Marcus Ross: Hedges Around His Garden

Marcus Ross is a YEC at Liberty University and author for Answers and Genesis. He is a geologist.

Dr. Joshua Swamidass has undertaken quite a task: to persuade a wide range of readers, both Christian and non-Christian, that Adam and Eve did in fact exist. Specifically, they were created de novo by God only a few thousand years ago, placed in the Garden of Eden, fell into temptation and sin, were exiled, and are the ancestors of all humans alive today. As a young earth creationist, I wholeheartedly agree. They are the clear teachings of Scripture. All of this sounds very good.

Almost. I intend to persuade people that they could have existed, consistent with the evolutionary science. It seems I have succeeded in this.

Ross’s review is unique in that it raises scientific objections to the GAE.

My first critique of GAE concerns scientific methodology.

My second critique of GAE’s scientific case concerns Swamidass’s presentation of the genealogical research central to his hypothesis.

I like how he poses the supposed problem:

As it turns out, we need not wait long, because cited in his own book is a detailed genealogical simulation from 2016 that directly contradicts this prediction. In chapters 4 and 5, Swamidass cites the analytical research of Kelleher et al. (2016) while building his case for a 6,000–10,000-year-old GAE. Yet the findings of their research offer no such support. Consider this from their conclusion:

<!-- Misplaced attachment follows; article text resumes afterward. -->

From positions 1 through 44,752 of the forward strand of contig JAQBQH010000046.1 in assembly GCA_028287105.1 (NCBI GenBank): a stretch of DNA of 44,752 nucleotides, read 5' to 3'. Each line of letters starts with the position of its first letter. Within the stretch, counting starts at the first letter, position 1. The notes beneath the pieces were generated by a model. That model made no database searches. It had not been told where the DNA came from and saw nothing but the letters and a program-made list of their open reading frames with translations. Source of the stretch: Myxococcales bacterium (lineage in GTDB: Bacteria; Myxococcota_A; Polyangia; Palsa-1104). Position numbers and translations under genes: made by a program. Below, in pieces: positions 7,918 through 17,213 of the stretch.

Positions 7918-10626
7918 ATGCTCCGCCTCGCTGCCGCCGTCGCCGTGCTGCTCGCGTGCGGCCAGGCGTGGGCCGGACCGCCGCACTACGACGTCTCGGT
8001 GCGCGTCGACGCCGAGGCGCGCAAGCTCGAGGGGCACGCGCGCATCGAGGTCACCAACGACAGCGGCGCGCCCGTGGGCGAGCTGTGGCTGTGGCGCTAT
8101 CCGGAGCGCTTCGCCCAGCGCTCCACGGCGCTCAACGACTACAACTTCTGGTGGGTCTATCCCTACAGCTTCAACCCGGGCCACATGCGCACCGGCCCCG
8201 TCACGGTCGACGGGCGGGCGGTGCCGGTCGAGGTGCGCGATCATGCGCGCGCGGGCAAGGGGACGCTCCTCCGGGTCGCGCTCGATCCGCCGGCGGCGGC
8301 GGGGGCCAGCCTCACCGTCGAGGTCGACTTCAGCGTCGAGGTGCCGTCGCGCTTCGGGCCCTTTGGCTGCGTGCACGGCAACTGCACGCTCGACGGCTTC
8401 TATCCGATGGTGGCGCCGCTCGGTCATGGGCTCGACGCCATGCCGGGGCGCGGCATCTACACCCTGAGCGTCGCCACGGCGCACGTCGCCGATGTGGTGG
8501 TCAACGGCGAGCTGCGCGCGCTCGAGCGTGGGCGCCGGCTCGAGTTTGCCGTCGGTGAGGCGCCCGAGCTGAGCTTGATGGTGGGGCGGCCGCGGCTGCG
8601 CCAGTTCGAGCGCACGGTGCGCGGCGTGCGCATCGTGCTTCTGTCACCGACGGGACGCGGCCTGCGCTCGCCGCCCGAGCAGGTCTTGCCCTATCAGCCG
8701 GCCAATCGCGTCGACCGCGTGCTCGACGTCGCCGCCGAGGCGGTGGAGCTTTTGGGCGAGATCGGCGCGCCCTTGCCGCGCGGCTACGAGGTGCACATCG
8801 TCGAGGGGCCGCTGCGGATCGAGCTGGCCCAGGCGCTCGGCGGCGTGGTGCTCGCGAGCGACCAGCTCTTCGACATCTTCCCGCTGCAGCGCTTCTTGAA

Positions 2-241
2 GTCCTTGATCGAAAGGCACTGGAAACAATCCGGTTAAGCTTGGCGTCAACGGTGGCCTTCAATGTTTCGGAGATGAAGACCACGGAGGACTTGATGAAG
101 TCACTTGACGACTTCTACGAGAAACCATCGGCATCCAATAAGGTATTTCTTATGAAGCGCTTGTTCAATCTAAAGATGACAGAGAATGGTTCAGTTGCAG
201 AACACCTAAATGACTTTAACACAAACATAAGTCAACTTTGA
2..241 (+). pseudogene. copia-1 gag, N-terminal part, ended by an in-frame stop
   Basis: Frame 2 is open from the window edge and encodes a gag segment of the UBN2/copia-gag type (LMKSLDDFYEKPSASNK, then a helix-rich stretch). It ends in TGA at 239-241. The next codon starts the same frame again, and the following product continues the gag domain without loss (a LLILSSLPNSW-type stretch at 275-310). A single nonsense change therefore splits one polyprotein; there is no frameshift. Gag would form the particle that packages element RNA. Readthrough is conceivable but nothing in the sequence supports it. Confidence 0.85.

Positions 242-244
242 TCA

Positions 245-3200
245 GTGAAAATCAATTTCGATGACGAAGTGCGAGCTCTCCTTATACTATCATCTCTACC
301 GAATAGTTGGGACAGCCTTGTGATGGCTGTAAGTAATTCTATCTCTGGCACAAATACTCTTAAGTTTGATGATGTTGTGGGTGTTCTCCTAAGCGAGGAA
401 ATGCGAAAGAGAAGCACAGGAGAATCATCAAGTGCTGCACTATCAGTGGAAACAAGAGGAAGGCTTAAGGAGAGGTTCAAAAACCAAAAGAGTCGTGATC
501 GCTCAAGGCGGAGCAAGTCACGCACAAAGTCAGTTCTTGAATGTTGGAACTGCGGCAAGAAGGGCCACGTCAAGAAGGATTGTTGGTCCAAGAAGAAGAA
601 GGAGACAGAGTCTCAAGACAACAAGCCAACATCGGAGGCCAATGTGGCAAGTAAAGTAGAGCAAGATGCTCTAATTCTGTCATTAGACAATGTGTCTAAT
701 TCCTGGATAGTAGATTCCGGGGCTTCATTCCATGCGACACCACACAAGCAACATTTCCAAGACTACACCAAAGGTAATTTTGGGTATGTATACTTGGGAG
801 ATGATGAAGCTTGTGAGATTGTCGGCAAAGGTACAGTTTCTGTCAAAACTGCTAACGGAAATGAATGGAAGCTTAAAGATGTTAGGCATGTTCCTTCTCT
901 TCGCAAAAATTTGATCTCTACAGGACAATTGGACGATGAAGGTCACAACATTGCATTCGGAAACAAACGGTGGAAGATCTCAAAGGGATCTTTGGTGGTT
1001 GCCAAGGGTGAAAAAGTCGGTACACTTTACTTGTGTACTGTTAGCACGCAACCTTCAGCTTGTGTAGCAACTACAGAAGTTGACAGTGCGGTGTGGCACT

For our own species, assuming a dispersal distance of only a few kilometers, it would take some thousands of generations for ancestors to spread world-wide—much longer than the hundreds of generations taken in the model of Rohde et al . (2004). However, occasional long-range movements can greatly accelerate spread, and so the actual time may lie between these extremes.

How does “some thousands of generations compare with GAE?

He is referencing this article:

For now, I leave it as a puzzle to the readers how this objection is answered. I will do my best to keep my actual rejoinder under-wraps till Friday, in two days.

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[Note: I deleted a tweet that was misleading, seeming to indicate Ross agrees with the conclusions of the book. He does not.]

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I invited Ross to explain his reasoning further in light of my response: Marcus Ross: Does Kelleher-2016 Contradict The Genealogical Adam and Eve?

@swamidass

He is guilty of overstating your position!!

You are not trying to convince atheists that Adam existed. You are asserting that if there was a god who created Adam, it would not overturn the natural sciences!

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That’s right. :slight_smile: